Check out our pieces on Andy Serkis and mocap for more technical info and trivia about Gollum and motion capture!
2009 – Avatar
Moving from LotR’s CGI characters in real world settings, the next milestone in animation history came from James Cameron’s Avatar featuring real actors in completely computer generated worlds
Avatar blew audiences away with its advanced CGI and motion capture techniques, bringing the lush, alien world of Pandora to life in both 2 and 3 dimensions.
2012 – ParaNorman
Stop motion has come a long way! Us Brits, having grown up with the likes of Pingu, Bagpuss, The Magic Roundabout, Wallace and Gromit, and Creature Comforts on our screens, tend to have an especially soft spot for the medium as well.
ParaNorman by studio LAIKA represents some of the most advanced stop-motion and modelling techniques in animation to date. It was the first to make use of mass 3D printing for its models – creating over 31,000 individual face parts during production.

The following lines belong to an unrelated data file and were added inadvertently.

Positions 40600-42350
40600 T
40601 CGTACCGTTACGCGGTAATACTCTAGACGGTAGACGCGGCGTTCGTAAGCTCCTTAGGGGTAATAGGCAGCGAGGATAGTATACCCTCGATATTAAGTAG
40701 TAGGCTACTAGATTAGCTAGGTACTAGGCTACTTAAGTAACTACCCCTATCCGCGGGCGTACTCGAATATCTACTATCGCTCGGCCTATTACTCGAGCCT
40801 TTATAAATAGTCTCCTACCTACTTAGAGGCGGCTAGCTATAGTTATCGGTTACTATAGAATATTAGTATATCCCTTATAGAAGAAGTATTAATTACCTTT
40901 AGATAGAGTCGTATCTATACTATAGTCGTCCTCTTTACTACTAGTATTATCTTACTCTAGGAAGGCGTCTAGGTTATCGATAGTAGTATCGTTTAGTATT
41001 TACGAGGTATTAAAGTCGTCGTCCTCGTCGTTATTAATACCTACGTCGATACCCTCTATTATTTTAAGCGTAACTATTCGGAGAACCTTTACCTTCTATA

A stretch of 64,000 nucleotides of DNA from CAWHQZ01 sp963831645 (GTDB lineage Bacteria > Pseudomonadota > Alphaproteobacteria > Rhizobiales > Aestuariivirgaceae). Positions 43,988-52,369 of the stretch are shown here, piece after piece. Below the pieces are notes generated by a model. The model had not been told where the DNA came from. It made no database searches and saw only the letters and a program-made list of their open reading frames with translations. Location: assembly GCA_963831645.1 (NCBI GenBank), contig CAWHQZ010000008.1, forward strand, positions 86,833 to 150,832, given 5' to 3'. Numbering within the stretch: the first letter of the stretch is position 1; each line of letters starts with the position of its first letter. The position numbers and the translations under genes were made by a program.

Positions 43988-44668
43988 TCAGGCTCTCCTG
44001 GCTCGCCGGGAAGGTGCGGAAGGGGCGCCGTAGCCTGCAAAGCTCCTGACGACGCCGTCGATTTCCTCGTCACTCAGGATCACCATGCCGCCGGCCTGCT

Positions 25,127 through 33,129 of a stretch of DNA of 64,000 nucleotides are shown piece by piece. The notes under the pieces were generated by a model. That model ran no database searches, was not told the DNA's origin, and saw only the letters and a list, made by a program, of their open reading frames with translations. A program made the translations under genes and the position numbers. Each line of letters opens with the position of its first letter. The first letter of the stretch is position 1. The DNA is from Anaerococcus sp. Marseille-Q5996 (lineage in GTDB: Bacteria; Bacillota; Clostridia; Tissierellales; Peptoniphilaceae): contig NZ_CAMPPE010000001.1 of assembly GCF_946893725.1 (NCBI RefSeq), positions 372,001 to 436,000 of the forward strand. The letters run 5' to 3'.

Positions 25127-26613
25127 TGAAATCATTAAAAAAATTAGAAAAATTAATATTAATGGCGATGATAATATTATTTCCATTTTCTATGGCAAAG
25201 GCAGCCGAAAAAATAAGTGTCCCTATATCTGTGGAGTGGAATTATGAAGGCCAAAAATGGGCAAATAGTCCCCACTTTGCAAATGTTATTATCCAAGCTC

This technique is why the puppets in ParaNorman are so expressive and versatile – over 250 unique faces were used for one character to create a single shot lasting only 27 seconds. These groundbreaking stop motion techniques are enough to make viewers question if it’s even models at all!
It’s your turn!
The animation timeline doesn’t end there – in fact, it’s one of the most rapidly advancing and exciting spaces to be creating in today. Flashy, endearing and high-impact visuals are becoming available not just in entertainment, but in business animation as well.
If you’ve got ideas for your next communication project and you think animation is the way to grab attention and achieve your goals, give us a bell. We’re a friendly team with loads of experience, we’ll definitely give you some inspiration!